The Gunnedah Chamber of Commerce says talk of a Tamworth university could help the district to retain its youth.
“An expansion in education means it supports youth retention and youth retention is a major part of the DNA of the Chamber of Commerce,” vice-president Michael Broekman said.
“If we can keep our homegrown assets in the area, we’ve got more chances of getting them to stay in the region, which is what we want. We want regional Australia to grow.”
The University of New England revealed plans for a multi-million-dollar campus near Tamworth’s CBD in June 2018. The campus would have a 500-person capacity but is dependent on a successful NSW government grant application.
Mr Broekman said it was important for UNE to “identify what industries need and focus on that as a priority”.
“It would be good to see a focus around the region’s industry so that students being trained in the area, can actually find work in the area, which helps them get work experience as well,” he said.
“Because we’re so dominated now by the mining sector and it needs so many resources in highly-educated workers, engineers, planners and environment, it would be good to have a university that’s focused around engineering and civil construction.”
An expansion in education means it supports youth retention and youth retention is a major part of the DNA of the Chamber of Commerce.Michael Broekman, Gunnedah Chamber of Commerce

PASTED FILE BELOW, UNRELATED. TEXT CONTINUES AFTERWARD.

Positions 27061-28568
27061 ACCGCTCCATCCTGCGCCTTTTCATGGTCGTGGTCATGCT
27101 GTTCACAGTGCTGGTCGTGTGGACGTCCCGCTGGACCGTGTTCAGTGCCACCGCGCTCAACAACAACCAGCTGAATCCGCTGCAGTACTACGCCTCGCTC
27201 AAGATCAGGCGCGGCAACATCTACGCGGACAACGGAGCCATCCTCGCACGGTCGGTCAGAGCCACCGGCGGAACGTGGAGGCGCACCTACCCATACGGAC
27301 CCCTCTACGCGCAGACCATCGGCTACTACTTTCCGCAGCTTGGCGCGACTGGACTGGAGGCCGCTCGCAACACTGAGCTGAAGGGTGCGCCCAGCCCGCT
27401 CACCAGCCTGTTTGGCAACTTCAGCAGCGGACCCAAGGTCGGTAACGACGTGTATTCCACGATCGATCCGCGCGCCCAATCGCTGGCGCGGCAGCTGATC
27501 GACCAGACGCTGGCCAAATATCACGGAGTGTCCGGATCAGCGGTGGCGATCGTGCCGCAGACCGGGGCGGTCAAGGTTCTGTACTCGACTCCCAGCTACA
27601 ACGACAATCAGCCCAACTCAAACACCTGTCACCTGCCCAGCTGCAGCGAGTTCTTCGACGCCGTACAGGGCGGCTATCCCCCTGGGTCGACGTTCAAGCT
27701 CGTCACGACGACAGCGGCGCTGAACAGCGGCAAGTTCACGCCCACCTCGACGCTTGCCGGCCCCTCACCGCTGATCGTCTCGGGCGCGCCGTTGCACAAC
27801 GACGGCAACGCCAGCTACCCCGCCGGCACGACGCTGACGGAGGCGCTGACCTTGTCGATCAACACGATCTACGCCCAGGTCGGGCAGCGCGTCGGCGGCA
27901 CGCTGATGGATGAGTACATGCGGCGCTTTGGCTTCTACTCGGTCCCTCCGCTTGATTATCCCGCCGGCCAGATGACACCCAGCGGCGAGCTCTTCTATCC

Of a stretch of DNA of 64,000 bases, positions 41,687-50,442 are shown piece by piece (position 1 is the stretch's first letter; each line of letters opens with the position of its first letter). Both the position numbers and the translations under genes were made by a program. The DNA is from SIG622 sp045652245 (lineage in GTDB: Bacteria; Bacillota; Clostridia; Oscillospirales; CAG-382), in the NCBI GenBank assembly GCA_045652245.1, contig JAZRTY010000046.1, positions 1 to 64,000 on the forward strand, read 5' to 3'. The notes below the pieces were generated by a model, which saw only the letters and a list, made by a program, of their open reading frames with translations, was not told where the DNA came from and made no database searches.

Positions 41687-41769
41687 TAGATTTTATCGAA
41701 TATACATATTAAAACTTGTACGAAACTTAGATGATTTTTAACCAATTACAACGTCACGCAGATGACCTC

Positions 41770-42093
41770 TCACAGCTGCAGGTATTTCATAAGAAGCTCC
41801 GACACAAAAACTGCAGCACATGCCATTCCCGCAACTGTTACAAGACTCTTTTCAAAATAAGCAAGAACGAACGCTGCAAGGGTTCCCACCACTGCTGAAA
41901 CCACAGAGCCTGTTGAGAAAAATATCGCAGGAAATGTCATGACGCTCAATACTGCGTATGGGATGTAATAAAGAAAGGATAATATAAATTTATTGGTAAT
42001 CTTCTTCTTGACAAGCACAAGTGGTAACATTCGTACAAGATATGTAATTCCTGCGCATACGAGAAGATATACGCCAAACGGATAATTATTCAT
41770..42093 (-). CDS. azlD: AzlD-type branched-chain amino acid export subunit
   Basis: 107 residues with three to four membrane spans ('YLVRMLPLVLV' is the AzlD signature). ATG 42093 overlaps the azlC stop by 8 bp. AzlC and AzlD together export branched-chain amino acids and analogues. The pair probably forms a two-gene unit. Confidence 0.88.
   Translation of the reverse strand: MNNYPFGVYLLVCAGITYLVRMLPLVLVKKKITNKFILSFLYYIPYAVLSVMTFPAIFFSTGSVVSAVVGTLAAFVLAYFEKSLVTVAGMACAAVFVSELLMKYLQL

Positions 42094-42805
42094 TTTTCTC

A parent of university students himself, Mr Broekman said a campus close by would also lessen the financial strain on local families.
“If UNE delivered courses only an hour away, that could mean so much less stress for families in relation to those day-to-day costs,” he said.
“Our city counterparts, they can finish Year 12 and jump on a train and go to uni… and they’re up and running, but for us in the bush, we’ve got to start planning years in advance,” he said.
“Many parents in rural Australia can have two at uni at one time so it has to be a family effort between the students maybe doing a gap year and earning money and saving up, as well as parents giving up income to support accommodation and living expenses.
“It’s also hard at times if [the students] are not permanently living in a particular town, to maintain a job in that town.”